In the span of just a few weeks, two enterprises that have become institutional fixtures on the American scene — Chrysler, the Big Three automaker, and the Ford Foundation, the philanthropic pace-setter — have named new top executives.

Neither of the two has any experience in the industry he now labors.

Robert Nardelli, the new Chrysler CEO, has never before worked for a car company. He comes out of General Electric and a brief, unhappy stint at Home Depot. Luis Ubiñas, the new Ford Foundation president, has never before run a nonprofit. He spent the last 18 years at McKinsey & Company, the consulting firm, working mostly with the high-tech sector.

No matter. In the United States today, you don’t need to have experience in the work of an enterprise to lead it. You just need to be a leader. You need to have demonstrated a capacity to innovate and inspire, analyze and imagine. If you have these leadership skills, you are considered able to perform successfully as a leader almost anywhere. A general can become a school superintendent. A media entrepreneur can become a mayor. A credit card executive can run a computer company.

Leadership, in short, has become a marketable skill set. We have academic centers that teach leadership, headhunters who search for it. Leadership skills, and leadership skills alone, can make you an eminently hot commodity in the job market.

But this leadership market operates in a curious fashion. It has no “going rate.” Some individuals with leadership skills in our contemporary United States — those who sit atop America’s business enterprises — are capturing far more compensation for their labors than those in other fields who appear to hold the same exact leadership skill set.

We have just helped complete the 14th annual edition of Executive Excess, the Institute for Policy Studies analysis that typically concentrates on the pay gap between America’s top corporate executives and our nation’s workers. This time around, we took a somewhat different approach. We didn’t just compare CEO and worker compensation. We compared America’s business leaders with leaders elsewhere in American society, leaders in sectors ranging from nonprofits and the military to the federal executive and legislative branches.

What did we find? The pay gap between business leaders today and their leadership counterparts in other walks of American life is now running wider — often phenomenally wider — than the pay gap a generation ago between business leaders and average American workers.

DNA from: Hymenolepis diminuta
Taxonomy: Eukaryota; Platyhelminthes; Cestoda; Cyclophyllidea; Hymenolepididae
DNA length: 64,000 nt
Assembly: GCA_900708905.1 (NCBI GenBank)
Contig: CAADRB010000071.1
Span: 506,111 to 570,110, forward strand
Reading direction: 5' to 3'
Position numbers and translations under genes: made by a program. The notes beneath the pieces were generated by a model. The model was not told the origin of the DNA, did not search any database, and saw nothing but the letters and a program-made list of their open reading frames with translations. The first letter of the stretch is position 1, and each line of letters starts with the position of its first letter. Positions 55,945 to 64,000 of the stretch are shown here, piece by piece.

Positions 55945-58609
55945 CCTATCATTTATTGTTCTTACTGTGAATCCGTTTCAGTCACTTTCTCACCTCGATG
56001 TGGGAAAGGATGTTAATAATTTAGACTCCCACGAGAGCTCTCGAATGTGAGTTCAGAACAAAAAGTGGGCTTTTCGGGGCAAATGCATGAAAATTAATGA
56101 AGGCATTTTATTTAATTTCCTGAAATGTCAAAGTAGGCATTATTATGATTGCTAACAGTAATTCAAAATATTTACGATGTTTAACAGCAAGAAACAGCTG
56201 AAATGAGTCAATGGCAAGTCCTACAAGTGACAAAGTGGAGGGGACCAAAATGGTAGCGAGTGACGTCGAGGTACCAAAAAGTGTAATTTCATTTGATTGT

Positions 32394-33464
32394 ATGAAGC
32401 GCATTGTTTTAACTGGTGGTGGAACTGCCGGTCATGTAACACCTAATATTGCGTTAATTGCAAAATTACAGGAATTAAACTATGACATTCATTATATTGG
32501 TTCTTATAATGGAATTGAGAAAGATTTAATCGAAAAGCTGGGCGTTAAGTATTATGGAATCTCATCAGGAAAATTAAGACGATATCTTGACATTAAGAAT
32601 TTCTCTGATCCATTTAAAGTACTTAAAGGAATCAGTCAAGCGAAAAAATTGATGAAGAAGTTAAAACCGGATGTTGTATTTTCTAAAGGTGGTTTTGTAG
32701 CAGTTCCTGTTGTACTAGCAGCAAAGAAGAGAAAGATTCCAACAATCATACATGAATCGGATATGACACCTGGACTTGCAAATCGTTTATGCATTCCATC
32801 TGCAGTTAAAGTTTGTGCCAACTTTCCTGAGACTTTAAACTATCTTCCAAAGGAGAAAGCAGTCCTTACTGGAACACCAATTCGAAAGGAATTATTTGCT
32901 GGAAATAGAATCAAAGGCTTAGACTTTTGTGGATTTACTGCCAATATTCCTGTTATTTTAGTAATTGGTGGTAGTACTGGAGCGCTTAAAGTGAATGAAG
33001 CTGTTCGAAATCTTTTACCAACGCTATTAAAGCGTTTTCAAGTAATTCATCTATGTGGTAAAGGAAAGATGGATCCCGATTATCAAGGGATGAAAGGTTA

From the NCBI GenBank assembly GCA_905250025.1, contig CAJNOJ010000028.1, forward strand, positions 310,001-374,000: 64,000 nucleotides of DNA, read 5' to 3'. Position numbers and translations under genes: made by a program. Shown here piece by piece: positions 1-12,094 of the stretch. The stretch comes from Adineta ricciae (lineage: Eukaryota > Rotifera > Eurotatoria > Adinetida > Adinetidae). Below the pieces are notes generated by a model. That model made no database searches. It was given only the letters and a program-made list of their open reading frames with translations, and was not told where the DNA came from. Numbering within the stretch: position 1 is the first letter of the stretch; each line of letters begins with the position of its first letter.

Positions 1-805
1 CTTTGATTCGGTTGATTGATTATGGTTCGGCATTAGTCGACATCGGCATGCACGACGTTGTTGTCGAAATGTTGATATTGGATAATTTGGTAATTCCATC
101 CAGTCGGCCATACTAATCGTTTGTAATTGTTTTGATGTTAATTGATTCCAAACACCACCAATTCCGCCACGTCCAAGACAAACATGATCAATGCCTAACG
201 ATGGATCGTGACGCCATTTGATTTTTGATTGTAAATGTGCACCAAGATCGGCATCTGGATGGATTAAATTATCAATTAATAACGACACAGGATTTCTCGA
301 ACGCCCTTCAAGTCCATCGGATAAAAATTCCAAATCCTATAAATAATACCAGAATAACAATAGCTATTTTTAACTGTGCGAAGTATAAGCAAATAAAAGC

Back around 1980, big-time corporate CEOs in the United States took home just over 40 times the pay of average American workers. Today’s average American CEO from a Fortune 500 company makes 364 times an average worker’s pay and over 70 times the pay of a four-star Army general.

Another example of our contemporary leadership pay gap: Last year, the top 20 earners in the most lucrative corner of America’s business sector, the private equity and hedge fund world, pocketed 680 times more in rewards for their labors than the nation’s 20 highest-paid leaders of nonprofit institutions pocketed for theirs — and 3,315 times more than the top 20 officials of the federal executive branch, an august group that includes the President of the United States.

The gaps become even more profound when we look at the leaders of Congress, an institution whose pay policies have down through the years regularly fueled public outrage. Last year, the pay for the 20 highest-ranking leaders in Congress, taken together, totaled less than the personal earnings of the corporate CEO who ranked 348 th in the Associated Press’s compensation survey.

Once upon a time, we didn’t have this sort of leadership pay gap in the United States. Indeed, into the 1970s, typical big-time CEOs made only modestly more than Presidents of the United States.

One big reason why: steeply graduated federal income tax rates. Throughout the 1950s, the Eisenhower years, the top marginal tax rate on income over $400,000 hovered at 91 percent. In the 1960s and 1970s, that top rate never dropped below 70 percent on income over $200,000.

These tax rates sent corporate boards a powerful cultural message. If they were paying their top executives over several hundred thousand dollars a year, they were paying too much. And corporations by and large heeded that message. CEO paychecks didn’t start soaring into the compensation stratosphere until the early 1980s, with the coming of the Reagan Revolution.

In 1981, Ronald Reagan’s first year in office, the top federal marginal rate on America’s highest incomes dropped to 50 percent, then fell again five years later to 28 percent. The top rate has bounced around, within a narrow window, ever since and now stands at 35 percent, just half the top rate in place during the Johnson, Nixon, Ford, and Carter administrations.